Wondering where you can find some of these award opportunities?

Simple research will uncover a stream of award opportunities to pursue.

For any award, it’s a good idea to evaluate the effort to submit a entry against the value of winning – all awards are not created equal!

Here are a few ideas to get your research started:

Look locally

Check your hometown newspaper, Chamber of Commerce, community organizations and networking groups for local award competitions. Being voted “Best Tax Preparer in Ann Arbor” could net you more recognition (and business) than landing a prestigious national award that means nothing to your clients.

Google “Awards” + “your industry”; “awards + your city”; “Best of + your city.”

The practice of putting together a winning award submittal will help hone your process, making is easier to submit for additional awards.

Regional

Regional business publications sponsor awards for high achievers, business growth and best places to work.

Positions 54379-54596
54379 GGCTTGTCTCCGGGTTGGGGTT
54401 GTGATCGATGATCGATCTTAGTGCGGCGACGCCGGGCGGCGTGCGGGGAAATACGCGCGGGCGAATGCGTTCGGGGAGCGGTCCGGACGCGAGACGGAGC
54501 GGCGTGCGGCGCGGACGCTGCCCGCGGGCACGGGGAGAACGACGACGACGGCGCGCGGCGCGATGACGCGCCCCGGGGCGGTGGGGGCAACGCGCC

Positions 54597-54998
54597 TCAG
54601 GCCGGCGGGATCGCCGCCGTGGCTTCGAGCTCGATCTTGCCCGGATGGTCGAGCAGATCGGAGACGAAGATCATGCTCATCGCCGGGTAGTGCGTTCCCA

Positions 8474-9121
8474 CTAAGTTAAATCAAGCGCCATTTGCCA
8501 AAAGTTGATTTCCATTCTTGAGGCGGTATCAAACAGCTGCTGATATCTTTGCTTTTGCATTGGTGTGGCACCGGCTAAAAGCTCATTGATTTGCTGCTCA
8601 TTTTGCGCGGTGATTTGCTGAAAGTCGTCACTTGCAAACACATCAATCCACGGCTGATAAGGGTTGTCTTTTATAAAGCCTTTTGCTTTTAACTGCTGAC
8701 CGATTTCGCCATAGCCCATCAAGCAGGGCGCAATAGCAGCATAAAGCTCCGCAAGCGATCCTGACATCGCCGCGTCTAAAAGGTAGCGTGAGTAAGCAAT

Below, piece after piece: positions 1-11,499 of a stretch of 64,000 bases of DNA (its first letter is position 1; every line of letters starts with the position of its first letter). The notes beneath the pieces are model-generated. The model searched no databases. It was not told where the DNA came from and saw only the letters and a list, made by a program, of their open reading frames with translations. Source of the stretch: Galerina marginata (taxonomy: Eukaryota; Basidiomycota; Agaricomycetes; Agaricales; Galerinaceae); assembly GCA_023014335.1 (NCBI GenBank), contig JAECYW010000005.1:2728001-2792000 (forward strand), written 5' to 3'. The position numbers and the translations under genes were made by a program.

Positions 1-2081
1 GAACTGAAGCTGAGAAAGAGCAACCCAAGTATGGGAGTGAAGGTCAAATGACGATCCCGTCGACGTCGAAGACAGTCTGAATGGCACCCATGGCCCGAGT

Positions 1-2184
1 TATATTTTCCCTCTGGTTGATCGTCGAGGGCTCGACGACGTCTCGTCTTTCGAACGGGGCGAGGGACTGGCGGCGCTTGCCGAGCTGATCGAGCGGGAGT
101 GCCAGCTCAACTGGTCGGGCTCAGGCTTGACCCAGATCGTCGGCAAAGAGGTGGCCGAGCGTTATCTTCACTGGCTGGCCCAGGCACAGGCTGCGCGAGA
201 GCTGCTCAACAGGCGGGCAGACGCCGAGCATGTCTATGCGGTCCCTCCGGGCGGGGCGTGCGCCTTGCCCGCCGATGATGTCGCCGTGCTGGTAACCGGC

Search the publications and their websites to find the awards and use a spreadsheet to keep track of important dates. (Most awards are announced three to six months in advance of the deadline.)

Special interest or trade publications

Review your industry magazines and their websites to find industry awards. Best of all, when you’ve got one of those under your belt, you’ve achieved national recognition. “Named one of the top 150 coaches in the world” has a pretty sweet sound, don’t you agree?

Your colleagues, partners and competitors

Don’t forget to look in your network for award opportunities! A great place to look for awards is on the LinkedIn profiles of your connections.

Your fame boosting assignment:

Use one or two of these tips to find an award that you’ll pursue. We know that you’re a rising star – let the world know it, too!